Anyway, I told this story just so that it would be clear at least that we do now possess understanding, and its easy to compare myself and the sort of understanding I had when I lived with my parent, with what I acquired afterward. And we all acquired this understanding; we got it through mutual unification and communication, and had it not been for this we would have remained in our previous situation, in a great stupor. And I – thank God! – if I am still alive at this moment, though my death is near (as you yourself can see, I’m barely alive) it is because I am at peace, as I say, after everything that I have been through, and I have peace only because I acquired in my understanding the tranquility of life, a true peace of mind, an understanding that I gained at our meetings, while our discord was in progress and I was living with Tanya’s parents, and then in exile. 

Peter Vasilievich sent his expensive rifle, which cost three hundred rubles; they sent a letter with it, requesting that it be burned. After this it was decided that we gather all the arms that anyone among us had and burn them. We decided to hold the burning on St. Peter’s day, and began gathering the arms to one place. On St. Peter’s day, about three mile out of Bogdanovka, in 1895, several thousand of our people gathered together, started a giant bonfire, and dumped a number of wagon loads of arms onto it – rifles, pistols, daggers, swords, everything.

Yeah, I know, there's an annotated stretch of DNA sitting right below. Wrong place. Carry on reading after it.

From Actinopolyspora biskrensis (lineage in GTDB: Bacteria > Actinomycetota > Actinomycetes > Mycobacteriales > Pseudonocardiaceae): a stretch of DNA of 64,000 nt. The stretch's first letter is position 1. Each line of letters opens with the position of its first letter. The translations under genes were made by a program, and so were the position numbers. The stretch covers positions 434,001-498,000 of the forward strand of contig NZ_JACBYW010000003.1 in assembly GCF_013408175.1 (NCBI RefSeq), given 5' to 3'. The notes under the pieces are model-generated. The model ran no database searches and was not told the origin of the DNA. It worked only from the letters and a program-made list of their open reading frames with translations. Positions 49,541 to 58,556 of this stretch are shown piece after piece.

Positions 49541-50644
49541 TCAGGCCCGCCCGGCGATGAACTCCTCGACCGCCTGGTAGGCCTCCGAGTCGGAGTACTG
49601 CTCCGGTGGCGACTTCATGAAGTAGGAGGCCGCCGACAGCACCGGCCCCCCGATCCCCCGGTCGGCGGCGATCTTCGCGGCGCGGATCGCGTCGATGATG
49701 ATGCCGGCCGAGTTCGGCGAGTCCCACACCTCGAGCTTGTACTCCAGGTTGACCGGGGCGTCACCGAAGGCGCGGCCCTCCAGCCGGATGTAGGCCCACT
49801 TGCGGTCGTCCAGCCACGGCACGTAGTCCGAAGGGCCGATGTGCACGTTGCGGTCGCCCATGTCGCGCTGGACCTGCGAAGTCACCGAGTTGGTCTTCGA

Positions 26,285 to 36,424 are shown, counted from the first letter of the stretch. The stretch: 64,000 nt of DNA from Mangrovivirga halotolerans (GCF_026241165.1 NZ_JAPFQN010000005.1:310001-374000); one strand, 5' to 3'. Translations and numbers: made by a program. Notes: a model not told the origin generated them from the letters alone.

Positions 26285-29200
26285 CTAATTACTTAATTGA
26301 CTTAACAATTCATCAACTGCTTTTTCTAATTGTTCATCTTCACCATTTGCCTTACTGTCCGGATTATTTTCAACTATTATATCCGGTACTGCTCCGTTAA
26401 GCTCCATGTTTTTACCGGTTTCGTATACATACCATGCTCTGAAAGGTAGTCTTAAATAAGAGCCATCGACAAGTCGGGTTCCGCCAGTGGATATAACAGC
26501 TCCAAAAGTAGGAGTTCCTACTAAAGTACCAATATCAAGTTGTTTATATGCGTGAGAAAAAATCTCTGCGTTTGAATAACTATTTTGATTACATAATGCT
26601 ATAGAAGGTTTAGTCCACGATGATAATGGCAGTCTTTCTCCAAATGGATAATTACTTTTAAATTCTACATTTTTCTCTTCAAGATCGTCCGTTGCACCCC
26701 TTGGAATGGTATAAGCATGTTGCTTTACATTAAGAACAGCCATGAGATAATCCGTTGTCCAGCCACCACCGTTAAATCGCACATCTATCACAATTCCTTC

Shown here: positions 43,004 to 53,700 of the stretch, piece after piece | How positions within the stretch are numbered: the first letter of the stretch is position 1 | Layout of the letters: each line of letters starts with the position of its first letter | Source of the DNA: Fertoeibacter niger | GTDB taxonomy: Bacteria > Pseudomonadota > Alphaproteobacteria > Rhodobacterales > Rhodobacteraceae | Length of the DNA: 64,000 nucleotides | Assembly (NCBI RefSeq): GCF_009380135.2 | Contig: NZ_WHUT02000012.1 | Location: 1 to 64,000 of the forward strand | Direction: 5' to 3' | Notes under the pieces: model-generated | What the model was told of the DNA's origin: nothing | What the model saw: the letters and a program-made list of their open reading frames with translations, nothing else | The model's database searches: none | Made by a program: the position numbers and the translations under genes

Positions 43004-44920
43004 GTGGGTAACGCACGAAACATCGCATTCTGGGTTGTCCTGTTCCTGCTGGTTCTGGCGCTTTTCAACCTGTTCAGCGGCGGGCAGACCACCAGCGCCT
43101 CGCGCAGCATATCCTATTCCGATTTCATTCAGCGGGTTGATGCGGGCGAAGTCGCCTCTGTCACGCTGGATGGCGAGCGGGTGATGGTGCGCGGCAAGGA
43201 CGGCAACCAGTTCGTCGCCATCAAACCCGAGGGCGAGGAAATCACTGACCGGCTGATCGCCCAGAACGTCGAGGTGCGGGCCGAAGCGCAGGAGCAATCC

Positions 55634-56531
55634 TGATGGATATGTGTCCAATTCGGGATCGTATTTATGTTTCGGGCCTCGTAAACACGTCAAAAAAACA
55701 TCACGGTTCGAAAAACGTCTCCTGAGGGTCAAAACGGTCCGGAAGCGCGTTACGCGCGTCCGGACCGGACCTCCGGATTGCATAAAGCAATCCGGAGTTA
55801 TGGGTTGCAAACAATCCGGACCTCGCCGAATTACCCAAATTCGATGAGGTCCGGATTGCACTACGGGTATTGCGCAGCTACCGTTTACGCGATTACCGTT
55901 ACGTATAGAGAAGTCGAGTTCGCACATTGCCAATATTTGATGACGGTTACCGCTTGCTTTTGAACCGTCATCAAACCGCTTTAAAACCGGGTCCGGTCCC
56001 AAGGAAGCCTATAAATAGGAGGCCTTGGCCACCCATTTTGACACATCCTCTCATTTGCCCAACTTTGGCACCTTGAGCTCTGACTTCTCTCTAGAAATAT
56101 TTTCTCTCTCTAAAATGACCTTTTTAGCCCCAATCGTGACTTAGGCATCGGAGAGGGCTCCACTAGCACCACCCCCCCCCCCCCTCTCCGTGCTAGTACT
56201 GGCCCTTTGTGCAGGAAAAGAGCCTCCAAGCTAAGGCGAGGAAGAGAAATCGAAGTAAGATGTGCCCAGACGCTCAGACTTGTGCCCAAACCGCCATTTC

But before we gathered our weapons, the Gubanov people found out about it; they see that we are gathering our weapons together, although they don’t know for what, and they decided that we were gathering our weapons in order to go to war on Goreloye, to take the Orphan’s Home from them, and destroy them.